Year of Publication
BACKGROUND: Bronchopulmonary dysplasia (BPD) is the most common long-term complication of prematurity. While socioeconomic status is associated with BPD morbidities, the drivers of this association are poorly understood. In the United States, ambient air pollution (AAP) exposure is linked to both race/ethnicity and socioeconomic status. Furthermore, AAP exposure is known to have a detrimental effect on respiratory health in children. As such, we set out to assess if AAP exposure is linked to BPD morbidity in the outpatient setting.
METHODS: Participants with BPD were recruited from outpatient clinics at Johns Hopkins University and the Children's Hospital of Philadelphia between 2008 and 2021 (n=800) and divided into low, moderate, and high AAP exposure groups, based on publicly available Environmental Protection Agency data. Clinical data were obtained by chart review and caregiver questionnaires.
RESULTS: Non-white race, home ventilator usage, and lower median household income were associated with higher levels of air pollution exposure. After adjustment for these factors, moderate and high air pollution exposure were associated with requiring systemic steroids (OR 1.78 and 2.17 respectively) compared to low air pollution. Similarly, high air pollution exposure was associated with emergency department visits (OR 1.59).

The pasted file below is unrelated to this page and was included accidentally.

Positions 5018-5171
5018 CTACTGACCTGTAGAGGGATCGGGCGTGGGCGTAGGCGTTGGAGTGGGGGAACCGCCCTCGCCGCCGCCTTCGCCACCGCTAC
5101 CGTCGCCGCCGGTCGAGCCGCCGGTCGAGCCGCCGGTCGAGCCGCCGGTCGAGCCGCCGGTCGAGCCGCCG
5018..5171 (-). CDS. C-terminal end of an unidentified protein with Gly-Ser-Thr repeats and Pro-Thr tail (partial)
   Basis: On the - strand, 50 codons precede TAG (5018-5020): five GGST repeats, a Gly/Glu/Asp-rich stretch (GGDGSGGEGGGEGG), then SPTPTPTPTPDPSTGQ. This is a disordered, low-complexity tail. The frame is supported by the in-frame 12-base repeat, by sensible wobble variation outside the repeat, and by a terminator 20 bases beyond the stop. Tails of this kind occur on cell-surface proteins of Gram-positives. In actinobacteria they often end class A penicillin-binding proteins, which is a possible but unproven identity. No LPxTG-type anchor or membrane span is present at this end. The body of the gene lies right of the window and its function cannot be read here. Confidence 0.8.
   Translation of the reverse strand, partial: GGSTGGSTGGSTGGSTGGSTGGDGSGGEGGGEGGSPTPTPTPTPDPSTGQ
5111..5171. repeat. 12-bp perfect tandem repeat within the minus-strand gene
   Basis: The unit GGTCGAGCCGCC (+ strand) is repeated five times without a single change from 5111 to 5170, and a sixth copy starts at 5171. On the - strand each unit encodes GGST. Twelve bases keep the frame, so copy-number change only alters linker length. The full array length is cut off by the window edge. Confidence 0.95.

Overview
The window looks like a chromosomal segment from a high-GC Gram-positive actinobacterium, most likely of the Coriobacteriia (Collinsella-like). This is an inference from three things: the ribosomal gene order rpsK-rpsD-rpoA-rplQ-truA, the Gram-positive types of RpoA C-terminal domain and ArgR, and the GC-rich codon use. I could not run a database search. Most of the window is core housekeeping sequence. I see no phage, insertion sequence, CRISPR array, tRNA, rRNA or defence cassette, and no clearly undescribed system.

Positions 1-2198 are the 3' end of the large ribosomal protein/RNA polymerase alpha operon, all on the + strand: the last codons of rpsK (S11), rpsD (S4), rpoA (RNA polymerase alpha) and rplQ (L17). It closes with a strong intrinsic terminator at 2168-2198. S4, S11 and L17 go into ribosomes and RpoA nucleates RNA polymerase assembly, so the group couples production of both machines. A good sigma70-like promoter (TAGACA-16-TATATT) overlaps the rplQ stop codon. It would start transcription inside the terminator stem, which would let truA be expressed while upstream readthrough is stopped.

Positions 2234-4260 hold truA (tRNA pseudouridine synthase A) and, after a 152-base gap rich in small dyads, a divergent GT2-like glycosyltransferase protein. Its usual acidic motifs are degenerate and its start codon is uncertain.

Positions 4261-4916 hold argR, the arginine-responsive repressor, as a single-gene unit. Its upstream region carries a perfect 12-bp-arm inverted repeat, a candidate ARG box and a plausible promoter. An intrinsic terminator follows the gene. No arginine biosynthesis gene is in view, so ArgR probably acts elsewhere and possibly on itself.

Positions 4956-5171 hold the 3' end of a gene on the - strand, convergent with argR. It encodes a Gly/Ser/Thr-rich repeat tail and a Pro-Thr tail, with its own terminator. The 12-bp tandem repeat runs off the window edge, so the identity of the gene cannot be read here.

CONCLUSION: This study demonstrates an association between AAP exposure and BPD morbidity following initial hospital discharge. AAP exposure was closely linked to race and median household income. As such, it supports the notion that AAP exposure may be contributing to health disparities in BPD outcomes. Further studies directly measuring exposure and establishing a link between biomarkers of exposure and outcomes are prerequisites to developing targeted interventions protecting this vulnerable population.